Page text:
For many people the desire to continue their education and development in graduate school is unclear. It is much simpler and more practical to get a degree, get a job and say goodbye forever to your alma mater and its libraries. But many students long before the state exams are determined to attend graduate school not just by inertia, to communicate or because of self-love, but in order to discover their purpose and understand scientific nature of the world. Many of them continue to engage in scientific activities all their life after graduation, despite the fact that a degree is not an additional advantage when seeking employment.
In scientific activities there is an important and enjoyable question – publication of your research results. During the second or third year you get to discover something new, important and deep and you, as a scientist and as an author, have to publish your scientific achievements. Agree, it is nice to see a publication of your work on the pages of a respected scientific journal. But it will be doubly frustrating if you send an article to a journal and publish it there, and then it turns out that this edition is minor and even rejected by the scientific community.
In the world of scientific publications there are two processes aimed at each other: scientists search for magazines to publish their studies and the journals try to find the desired quality profile articles. There is a constant competition between scientists and magazines: the first want to be published in the best journals, the second want to publish more and have better articles.
Beginner scientists are not experienced in this kind of race. In the very beginning they harbor hopes to publish at least somewhere and act very simply when looking for an answer to the – where to publish a scientific article. They search the Internet for lists of scientific journals and try to find something suitable based on the subject and terms of publication. Young scientists rarely think about the consequences of choosing randomly. Below we will describe a number of criteria by which to filter journals for your first scientific publication.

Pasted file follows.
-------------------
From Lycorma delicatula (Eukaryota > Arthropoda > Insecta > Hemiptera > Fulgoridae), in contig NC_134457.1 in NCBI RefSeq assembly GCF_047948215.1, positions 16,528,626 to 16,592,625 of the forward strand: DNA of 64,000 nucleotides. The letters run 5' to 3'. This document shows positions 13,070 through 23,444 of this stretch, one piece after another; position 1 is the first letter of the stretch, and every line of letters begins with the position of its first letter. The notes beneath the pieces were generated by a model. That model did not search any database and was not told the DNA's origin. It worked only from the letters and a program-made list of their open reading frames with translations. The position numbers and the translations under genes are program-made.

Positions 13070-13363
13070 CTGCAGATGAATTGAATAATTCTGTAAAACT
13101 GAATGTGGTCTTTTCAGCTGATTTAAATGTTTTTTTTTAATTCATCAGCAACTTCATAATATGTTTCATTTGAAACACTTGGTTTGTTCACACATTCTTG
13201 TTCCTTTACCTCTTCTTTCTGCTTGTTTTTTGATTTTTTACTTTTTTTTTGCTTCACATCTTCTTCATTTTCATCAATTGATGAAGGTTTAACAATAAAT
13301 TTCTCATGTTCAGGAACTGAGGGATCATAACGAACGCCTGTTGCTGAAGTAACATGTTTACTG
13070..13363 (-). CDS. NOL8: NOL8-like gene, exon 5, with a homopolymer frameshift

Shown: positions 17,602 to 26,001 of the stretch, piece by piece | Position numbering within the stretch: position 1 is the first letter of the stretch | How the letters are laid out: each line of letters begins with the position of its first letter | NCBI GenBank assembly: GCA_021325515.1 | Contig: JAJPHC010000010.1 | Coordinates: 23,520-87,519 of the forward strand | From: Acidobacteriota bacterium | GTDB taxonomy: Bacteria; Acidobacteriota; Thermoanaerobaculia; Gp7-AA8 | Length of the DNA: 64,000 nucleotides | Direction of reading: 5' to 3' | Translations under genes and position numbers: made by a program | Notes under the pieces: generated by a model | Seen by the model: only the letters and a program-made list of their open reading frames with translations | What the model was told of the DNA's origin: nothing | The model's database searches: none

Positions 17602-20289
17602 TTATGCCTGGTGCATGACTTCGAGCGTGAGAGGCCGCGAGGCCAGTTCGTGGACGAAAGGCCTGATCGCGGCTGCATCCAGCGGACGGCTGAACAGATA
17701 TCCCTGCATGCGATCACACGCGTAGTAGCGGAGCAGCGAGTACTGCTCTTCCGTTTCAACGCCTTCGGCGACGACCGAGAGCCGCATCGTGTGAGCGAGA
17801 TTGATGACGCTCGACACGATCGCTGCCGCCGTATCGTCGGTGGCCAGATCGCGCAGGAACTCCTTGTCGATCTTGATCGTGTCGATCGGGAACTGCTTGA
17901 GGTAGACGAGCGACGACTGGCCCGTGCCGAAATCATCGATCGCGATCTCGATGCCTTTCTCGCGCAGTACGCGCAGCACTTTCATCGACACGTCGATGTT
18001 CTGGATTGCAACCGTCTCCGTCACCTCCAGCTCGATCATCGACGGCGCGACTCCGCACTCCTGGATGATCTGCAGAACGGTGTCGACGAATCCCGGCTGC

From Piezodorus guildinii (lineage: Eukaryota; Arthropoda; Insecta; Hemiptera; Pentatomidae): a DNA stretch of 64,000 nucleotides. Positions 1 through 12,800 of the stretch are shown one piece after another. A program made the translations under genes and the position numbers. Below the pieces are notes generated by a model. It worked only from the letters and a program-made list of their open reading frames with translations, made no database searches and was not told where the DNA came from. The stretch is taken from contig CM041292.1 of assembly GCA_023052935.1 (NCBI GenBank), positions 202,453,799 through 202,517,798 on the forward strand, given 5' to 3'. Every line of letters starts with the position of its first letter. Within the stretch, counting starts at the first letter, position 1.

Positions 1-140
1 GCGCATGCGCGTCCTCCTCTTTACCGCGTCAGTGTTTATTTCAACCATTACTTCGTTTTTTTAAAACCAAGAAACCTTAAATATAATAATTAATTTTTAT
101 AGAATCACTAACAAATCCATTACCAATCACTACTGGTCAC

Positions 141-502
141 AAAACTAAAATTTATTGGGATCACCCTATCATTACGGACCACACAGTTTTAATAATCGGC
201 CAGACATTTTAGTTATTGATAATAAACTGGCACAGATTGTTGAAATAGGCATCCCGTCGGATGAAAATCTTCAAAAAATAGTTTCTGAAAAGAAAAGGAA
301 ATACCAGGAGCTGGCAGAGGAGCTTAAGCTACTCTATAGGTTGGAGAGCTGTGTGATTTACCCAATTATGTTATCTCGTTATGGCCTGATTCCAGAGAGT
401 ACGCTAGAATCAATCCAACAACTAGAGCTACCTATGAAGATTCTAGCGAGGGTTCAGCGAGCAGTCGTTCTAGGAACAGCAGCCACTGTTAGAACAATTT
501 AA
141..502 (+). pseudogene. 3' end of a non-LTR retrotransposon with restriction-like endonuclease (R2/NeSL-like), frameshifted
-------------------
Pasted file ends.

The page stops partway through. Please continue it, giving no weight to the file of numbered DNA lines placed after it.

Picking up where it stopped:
- After selecting magazines of interest, find out the frequency of their publishing first. Magazines can be published monthly or once a year, as long as the next issue or the issue to which your article is planned meets the deadline, which is required for you to publicize your achievements. This may be the date of annual evaluation, defense of thesis, dissertation, etc. Remember that any magazine can fail, so pick a magazine that you can get a month before the desired date. Then you will not lose time and will not break deadlines.
- After finding out issue dates of your magazine, specify how long it takes to send authors’ copies, what is the mechanism for sending and how it is set up by the edition. There are cases where stalls last for months. When you need to get your copy quickly, you have to pre-negotiate it with the publisher, and to understand how it will be done, by you or by the magazine.
- Examine the outputs of selected magazines: information about the founder and the publisher, address of the edition, print run and contact telephone numbers.
- Check the requirements on how to write a scientific article in this journal. Sometimes magazines ask for something individual, but usually it is limited to a review and compliance with formatting rules.
So, choosing a journal for publication of your first work is an exciting thing for all new authors. Of all these recommendations we can make one conclusion: the most important thing is for your material to be edited and published at the right time.